How a princess entered, shook and left Thai politics in one day

Princess Ubolratana’s bid for the premiership lasted less than 24 hours, but it left behind major political fractures.

Princess Ubolratana Reuters
Thai Raksa Chart Party leader holds up candidacy application of Thailand's Princess Ubolratana at the Election Commission office in Bangkok, February 8, 2019 [Athit Perawongmetha/Reuters]

“There are decades where nothing happens, and there are weeks where decades happen,” Vladimir Ilych Lenin famously said. Sometimes decades get condensed into one single day, which changes dramatically the political dynamics of a country. February 8 was one of those days for Thailand.

It was supposed to be a regular Friday, no different from any other, except for the scheduled deadline for political parties to announce their premiership candidates ahead of the March 24 elections. That day, everyone expected that General Prayuth Chan-ocha, who took power in a coup in 2014, would announce his candidacy. His election seemed very much guaranteed, given the new constitution promulgated by his government in 2017, which gives the army complete control over the senate and almost a final say over the appointment of prime minister. Yet something much bigger was in the making.

In the early morning, the Thai Raksa Chart Party, a newly created political organisation linked to the overthrown Prime Ministers (and siblings) Yingluck and Thaksin Shinawatra, made an announcement that shook the whole country. It declared Princess Ubolratana Rajakanya Sirivadhana Varnavadi, King Maha Vajiralongkorn’s elder sister, as its prime ministerial candidate. Ubolratana, a famous actress and trendsetter in Thailand, had officially relinquished her royal titles in 1972, when she married an American man and decided to live in the United States.

After divorcing him in 1998, Ubolratana moved back to Thailand in 2001 and has since won public acclaim through acting and charitable work, while being rumoured to be on friendly terms with Thaksin Shinawatra, who was deposed by a military coup in 2006 but has remained heavily involved in Thai politics.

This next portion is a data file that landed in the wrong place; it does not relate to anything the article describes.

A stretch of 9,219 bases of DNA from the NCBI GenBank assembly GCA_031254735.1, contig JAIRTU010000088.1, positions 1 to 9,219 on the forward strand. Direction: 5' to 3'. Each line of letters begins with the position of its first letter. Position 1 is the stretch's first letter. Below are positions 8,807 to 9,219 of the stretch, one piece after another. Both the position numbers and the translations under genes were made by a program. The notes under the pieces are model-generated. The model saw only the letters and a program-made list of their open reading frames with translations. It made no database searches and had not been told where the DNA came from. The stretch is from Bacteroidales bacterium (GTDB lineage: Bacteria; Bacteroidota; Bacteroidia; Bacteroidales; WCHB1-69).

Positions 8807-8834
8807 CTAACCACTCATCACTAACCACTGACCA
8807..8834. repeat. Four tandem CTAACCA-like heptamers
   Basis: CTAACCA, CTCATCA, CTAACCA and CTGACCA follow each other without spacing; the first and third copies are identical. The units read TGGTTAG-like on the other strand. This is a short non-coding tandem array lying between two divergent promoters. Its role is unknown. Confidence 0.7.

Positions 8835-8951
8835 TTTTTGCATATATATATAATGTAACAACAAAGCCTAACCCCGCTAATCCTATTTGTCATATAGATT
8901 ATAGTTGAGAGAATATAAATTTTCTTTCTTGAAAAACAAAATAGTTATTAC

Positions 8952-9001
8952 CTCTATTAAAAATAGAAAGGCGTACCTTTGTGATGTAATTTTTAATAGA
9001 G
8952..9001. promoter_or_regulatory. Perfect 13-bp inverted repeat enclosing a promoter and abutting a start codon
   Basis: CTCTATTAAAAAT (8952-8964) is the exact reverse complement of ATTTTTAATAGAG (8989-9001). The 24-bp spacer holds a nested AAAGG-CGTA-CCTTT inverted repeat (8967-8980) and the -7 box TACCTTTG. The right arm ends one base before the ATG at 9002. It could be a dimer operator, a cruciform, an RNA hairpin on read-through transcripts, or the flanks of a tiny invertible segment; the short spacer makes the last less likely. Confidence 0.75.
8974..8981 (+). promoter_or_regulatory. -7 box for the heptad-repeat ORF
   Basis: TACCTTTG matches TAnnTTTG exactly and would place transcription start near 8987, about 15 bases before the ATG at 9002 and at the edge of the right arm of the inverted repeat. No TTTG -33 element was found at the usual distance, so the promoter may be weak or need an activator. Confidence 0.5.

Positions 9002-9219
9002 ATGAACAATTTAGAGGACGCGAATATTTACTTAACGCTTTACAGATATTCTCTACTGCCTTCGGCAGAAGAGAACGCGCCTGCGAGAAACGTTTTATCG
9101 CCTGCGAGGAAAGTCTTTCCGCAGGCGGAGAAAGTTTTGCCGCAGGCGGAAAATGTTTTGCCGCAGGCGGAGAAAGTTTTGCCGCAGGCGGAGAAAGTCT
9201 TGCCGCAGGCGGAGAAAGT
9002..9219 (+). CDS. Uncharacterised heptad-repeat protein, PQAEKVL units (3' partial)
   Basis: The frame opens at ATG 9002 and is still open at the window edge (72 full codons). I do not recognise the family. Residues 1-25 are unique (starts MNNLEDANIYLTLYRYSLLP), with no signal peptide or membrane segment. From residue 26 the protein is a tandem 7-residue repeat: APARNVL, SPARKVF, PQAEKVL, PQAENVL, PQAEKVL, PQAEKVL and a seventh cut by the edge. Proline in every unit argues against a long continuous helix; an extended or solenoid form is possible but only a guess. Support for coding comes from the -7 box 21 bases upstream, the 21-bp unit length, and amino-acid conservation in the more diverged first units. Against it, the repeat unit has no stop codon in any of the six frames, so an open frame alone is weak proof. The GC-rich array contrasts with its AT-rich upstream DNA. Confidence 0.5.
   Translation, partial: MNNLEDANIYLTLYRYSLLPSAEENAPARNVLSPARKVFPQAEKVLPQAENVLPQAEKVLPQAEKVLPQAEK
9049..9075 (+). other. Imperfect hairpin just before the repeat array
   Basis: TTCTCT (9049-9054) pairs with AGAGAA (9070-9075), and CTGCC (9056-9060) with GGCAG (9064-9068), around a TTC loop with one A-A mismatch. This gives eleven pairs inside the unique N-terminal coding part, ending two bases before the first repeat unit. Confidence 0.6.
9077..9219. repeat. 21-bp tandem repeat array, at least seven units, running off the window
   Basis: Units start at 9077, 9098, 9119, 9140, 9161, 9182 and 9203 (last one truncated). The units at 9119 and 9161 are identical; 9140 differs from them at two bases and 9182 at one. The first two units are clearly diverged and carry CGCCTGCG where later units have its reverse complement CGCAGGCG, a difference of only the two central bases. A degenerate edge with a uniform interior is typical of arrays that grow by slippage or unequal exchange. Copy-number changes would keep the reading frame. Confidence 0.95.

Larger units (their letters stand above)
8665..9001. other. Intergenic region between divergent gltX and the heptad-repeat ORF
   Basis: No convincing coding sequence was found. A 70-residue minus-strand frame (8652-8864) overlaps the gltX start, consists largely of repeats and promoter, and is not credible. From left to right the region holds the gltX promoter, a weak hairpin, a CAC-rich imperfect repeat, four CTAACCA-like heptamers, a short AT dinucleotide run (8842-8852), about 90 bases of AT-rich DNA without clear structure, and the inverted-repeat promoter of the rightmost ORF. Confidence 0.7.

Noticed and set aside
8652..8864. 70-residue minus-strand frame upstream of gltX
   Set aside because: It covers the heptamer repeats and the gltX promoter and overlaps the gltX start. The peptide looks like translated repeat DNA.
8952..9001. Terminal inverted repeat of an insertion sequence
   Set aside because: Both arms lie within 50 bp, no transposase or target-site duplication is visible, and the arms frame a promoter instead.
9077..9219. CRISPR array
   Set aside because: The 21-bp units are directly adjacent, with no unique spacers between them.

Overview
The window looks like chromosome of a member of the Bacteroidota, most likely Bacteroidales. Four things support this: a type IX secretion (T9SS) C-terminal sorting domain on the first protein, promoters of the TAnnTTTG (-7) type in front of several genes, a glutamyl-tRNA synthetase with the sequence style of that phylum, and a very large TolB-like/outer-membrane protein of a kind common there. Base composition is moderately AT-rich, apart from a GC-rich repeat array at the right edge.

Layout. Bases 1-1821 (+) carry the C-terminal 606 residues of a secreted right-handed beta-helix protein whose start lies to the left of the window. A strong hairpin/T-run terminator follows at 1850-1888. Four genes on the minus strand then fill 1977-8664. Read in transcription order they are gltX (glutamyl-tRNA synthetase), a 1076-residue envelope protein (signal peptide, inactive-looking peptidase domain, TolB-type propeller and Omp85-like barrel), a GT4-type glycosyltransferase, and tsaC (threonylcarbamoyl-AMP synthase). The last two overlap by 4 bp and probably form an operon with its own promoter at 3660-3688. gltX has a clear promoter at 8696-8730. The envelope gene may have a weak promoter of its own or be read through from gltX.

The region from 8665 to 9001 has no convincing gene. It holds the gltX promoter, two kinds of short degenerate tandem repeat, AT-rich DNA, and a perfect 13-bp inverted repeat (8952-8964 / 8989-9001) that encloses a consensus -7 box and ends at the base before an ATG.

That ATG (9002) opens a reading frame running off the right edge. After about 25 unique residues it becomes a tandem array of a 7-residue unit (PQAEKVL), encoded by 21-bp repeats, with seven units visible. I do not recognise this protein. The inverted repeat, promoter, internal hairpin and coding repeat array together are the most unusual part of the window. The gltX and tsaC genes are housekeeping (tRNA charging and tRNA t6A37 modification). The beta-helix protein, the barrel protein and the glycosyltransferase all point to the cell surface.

The news seemed to crack Prayuth’s plan to put a democratic stamp on his leadership and signal a tectonic shift in the country’s political alliances. This was the first time in Thai history that a member of the royal family ran for office. Ubolratana’s candidacy, everybody assumed, was going to be a home run, especially given how difficult it was going to be for anyone to campaign against a candidate who cannot be legally criticised. According to the existing lese-majeste law, anyone who criticises a member of the royal family could be handed between three and 15 years in prison.

Even more importantly, her name on the ballot was going to divide conservative and pro-monarchy forces pushing them to choose between supporting the princess herself or the military general. The announcement seemed to signal a deal being brokered between the Shinawatras and the palace, after decades of rivalry which had caused much political turmoil in the country.

As soon as the announcement was made, two questions emerged: should Ubolratana be considered a member of the royal family and would Prayuth dare to go head to head with her on a public forum? Over the course of the day, both questions were answered.

Later that morning, General Prayuth accepted his nomination by the pro-army Palang Pracharat Party. “Although I served as a soldier for all my life, I am [still] willing to sacrifice myself in order to protect Thailand,” Prayuth said. The general who had built his reputation around his claim to be the protector of the monarchy was now going to compete in an electoral race against a member of the royal family.